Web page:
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How about a single belt that can be swapped quickly from one accessory to the other. You could put a tensioning device (spring-loaded pulley) on each side.
Release the tension, swap belt, retension, etc.
Have a good one, tHAT
wrote:

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    Two requests, please:
1)    Please trim the quoted material if you *must* top-post.
2)    Please go to the more normal quoting string of "> " at the left     margin, instead of "Quoted: ", which grows the line length far     too much with even *one* level of quoting, let alone with two or     more.

    [ ... ]

    Note how often this has forced folding the lines, and sometimes even added a level of "Quoted: " in front of the previous level of folding? It *really* makes the quoted text harder to read.
    Thank you,         DoN.
--
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As far as running both at once, use a double slot drive pulley with the accessory pulleys at staggered lengths. then just throw on the extra belt when needed. I have a similar arrangement on an air compressor but one compressor with a gas engine on one side and an electric motor on the other. The only difference is I never need to operate both drives at once but I could I wanted to.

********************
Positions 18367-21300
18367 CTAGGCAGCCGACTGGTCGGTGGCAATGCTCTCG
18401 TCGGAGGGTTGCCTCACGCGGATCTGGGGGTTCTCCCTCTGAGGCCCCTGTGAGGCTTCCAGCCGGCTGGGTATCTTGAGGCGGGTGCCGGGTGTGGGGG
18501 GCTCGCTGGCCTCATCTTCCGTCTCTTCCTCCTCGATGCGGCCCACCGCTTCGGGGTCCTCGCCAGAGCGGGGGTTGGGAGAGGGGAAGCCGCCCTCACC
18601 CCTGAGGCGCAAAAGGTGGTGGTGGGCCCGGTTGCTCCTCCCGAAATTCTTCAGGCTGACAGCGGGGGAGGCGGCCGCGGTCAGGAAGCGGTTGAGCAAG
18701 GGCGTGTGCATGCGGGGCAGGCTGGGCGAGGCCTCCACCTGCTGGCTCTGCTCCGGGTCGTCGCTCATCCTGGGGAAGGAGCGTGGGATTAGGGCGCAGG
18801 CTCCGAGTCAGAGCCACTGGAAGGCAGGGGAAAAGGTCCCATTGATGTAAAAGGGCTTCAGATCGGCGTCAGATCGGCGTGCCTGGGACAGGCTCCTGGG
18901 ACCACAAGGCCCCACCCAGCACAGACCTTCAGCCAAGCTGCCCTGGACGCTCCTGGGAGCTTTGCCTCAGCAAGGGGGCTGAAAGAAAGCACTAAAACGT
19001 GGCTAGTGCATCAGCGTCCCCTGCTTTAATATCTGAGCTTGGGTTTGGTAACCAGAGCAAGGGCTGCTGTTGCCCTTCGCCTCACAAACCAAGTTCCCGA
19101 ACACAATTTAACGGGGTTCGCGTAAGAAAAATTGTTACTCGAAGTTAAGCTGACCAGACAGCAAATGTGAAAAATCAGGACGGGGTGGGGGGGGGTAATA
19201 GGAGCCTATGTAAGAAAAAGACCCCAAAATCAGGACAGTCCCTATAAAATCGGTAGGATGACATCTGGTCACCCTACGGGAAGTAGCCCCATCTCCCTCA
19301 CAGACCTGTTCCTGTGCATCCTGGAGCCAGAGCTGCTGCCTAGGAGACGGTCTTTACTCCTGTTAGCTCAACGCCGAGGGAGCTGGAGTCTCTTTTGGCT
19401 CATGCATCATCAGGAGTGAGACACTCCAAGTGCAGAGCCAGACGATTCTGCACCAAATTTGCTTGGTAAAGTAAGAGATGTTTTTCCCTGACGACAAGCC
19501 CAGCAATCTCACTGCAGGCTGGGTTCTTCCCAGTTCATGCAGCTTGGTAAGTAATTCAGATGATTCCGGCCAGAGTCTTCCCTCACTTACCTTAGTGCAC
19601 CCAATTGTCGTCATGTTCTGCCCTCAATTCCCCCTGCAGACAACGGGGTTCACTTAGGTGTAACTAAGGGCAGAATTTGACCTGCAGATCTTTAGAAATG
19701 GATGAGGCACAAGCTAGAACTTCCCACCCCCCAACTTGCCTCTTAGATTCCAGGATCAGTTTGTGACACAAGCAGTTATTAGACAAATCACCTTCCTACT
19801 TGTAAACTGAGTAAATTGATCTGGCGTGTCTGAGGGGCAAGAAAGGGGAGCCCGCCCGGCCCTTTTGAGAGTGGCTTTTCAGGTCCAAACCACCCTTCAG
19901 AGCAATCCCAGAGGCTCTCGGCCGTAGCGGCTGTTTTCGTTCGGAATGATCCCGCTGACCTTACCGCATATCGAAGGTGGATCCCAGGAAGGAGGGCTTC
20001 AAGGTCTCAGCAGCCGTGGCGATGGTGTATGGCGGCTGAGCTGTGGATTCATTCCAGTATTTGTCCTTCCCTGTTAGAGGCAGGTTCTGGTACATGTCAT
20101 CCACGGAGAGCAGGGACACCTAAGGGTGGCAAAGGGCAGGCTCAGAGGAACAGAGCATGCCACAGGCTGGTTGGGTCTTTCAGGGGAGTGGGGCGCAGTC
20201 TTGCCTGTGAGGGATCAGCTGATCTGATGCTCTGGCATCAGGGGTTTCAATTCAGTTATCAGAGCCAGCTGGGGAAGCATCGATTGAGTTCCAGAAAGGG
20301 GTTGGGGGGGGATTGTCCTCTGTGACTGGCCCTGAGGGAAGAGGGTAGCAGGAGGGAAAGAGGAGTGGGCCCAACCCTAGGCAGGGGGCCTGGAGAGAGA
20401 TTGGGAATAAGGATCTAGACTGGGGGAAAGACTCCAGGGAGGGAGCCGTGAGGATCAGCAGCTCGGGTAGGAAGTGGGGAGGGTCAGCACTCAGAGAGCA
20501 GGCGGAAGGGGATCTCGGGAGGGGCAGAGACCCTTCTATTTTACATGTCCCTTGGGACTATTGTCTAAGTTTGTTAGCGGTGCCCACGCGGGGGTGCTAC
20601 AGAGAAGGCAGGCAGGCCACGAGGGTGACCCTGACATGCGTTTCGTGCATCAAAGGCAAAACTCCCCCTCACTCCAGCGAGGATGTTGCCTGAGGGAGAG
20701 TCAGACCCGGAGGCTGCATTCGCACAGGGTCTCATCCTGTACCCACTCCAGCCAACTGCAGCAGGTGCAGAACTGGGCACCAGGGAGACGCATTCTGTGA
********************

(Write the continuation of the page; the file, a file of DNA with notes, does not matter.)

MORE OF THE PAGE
Later, tHAT
wrote:

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Also, Grant, I want to be able to run them simultaneously, should I choose.
Yours is a good idea, though.
On Wed, 09 Jun 2004 11:23:49 -0700, Grant Erwin
Quoted: How about if you rearrange things such that the motor is on one side Quoted: and on the other side is a plate that you can take loose and rotate. Quoted: To swap from generator to alternator you'd then take the plate loose, Quoted: then rotate the plate 180 (the driven pulley would go towards the motor Quoted: so you could easily remove the belt) then reconnect the belt to the pulley Quoted: on the alternator and snug down the plate. I saw an idea like this once in Quoted: a Popular Mechanics. I don't like having a belt in place but not running, Quoted: though. Rotating belts can be more dangerous than you think. - GWE Quoted: Quoted: snipped-for-privacy@widget.com wrote: Quoted: Quoted: > I am building a widget consisting of a 5.5 h.p. lawnmower engine Quoted: > in the center of a 36" x 12" x 3/8" aluminum plate. Quoted: > On either end are a 3 kw.120 v.a.c. generator Quoted: > and a Leece-Neville 140 amp. 14 volt alternator. Quoted: > Quoted: > This contraption will be driven by b-sized, v belts. Quoted: > What I wish is to have the ability to drive both Quoted: > simultaneously or each independently. Quoted: > Quoted: > So, is it practical to engage the one that I want to drive Quoted: > with an idler pulley and on the UN-driven one release the Quoted: > tension on its idler pulley? Quoted: > Quoted: > What I am asking is that is it practical to have a v belt Quoted: > that is not being used, to just be very loose in the pulley Quoted: > grooves while not being used?